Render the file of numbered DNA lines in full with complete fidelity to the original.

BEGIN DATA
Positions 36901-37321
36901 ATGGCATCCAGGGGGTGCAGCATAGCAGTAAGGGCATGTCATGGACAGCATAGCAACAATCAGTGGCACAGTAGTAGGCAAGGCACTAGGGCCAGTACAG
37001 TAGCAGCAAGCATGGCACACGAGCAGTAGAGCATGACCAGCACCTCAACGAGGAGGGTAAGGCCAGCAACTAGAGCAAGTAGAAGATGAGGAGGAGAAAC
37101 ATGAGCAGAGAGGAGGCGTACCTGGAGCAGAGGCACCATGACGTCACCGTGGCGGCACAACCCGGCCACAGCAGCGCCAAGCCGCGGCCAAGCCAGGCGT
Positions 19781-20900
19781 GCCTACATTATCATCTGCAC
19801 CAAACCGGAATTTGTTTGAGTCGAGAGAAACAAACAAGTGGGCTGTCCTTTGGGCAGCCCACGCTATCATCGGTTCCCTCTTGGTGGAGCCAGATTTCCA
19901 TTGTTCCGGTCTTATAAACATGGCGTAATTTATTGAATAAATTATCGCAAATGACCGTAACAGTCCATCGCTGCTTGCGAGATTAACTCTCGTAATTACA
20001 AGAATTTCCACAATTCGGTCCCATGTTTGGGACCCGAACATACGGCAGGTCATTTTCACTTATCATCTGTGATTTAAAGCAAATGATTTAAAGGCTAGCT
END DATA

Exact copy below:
Positions 36901-37321
36901 ATGGCATCCAGGGGGTGCAGCATAGCAGTAAGGGCATGTCATGGACAGCATAGCAACAATCAGTGGCACAGTAGTAGGCAAGGCACTAGGGCCAGTACAG
37001 TAGCAGCAAGCATGGCACACGAGCAGTAGAGCATGACCAGCACCTCAACGAGGAGGGTAAGGCCAGCAACTAGAGCAAGTAGAAGATGAGGAGGAGAAAC
37101 ATGAGCAGAGAGGAGGCGTACCTGGAGCAGAGGCACCATGACGTCACCGTGGCGGCACAACCCGGCCACAGCAGCGCCAAGCCGCGGCCAAGCCAGGCGT
Positions 19781-20900
19781 GCCTACATTATCATCTGCAC
19801 CAAACCGGAATTTGTTTGAGTCGAGAGAAACAAACAAGTGGGCTGTCCTTTGGGCAGCCCACGCTATCATCGGTTCCCTCTTGGTGGAGCCAGATTTCCA
19901 TTGTTCCGGTCTTATAAACATGGCGTAATTTATTGAATAAATTATCGCAAATGACCGTAACAGTCCATCGCTGCTTGCGAGATTAACTCTCGTAATTACA
20001 AGAATTTCCACAATTCGGTCCCATGTTTGGGACCCGAACATACGGCAGGTCATTTTCACTTATCATCTGTGATTTAAAGCAAATGATTTAAAGGCTAGCT